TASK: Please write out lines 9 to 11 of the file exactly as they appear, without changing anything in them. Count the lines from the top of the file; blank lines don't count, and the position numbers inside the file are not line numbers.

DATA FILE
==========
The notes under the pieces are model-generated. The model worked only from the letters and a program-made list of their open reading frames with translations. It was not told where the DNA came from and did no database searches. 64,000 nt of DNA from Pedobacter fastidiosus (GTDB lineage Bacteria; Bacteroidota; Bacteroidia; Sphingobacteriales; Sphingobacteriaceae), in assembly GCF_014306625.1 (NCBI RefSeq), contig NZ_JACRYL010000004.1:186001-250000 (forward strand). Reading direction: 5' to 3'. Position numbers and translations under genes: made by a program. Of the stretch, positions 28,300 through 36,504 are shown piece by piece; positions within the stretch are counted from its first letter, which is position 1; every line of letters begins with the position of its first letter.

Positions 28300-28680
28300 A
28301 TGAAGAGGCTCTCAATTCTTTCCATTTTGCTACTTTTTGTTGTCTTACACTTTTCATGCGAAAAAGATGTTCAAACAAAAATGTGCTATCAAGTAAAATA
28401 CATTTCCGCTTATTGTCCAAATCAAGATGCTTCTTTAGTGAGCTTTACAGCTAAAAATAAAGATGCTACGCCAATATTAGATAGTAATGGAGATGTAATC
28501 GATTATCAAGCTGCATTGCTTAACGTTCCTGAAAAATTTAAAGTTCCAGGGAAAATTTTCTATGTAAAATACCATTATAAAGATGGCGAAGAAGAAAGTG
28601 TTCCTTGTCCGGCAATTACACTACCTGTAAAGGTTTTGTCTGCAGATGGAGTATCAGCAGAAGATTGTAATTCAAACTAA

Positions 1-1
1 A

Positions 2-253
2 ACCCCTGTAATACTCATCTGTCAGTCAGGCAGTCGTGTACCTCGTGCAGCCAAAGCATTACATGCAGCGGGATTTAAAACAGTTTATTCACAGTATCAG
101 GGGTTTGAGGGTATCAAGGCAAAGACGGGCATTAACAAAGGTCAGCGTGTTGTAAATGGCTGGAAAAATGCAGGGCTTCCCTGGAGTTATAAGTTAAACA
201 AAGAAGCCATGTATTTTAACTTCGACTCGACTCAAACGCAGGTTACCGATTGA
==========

1 A

Positions 2-253
2 ACCCCTGTAATACTCATCTGTCAGTCAGGCAGTCGTGTACCTCGTGCAGCCAAAGCATTACATGCAGCGGGATTTAAAACAGTTTATTCACAGTATCAG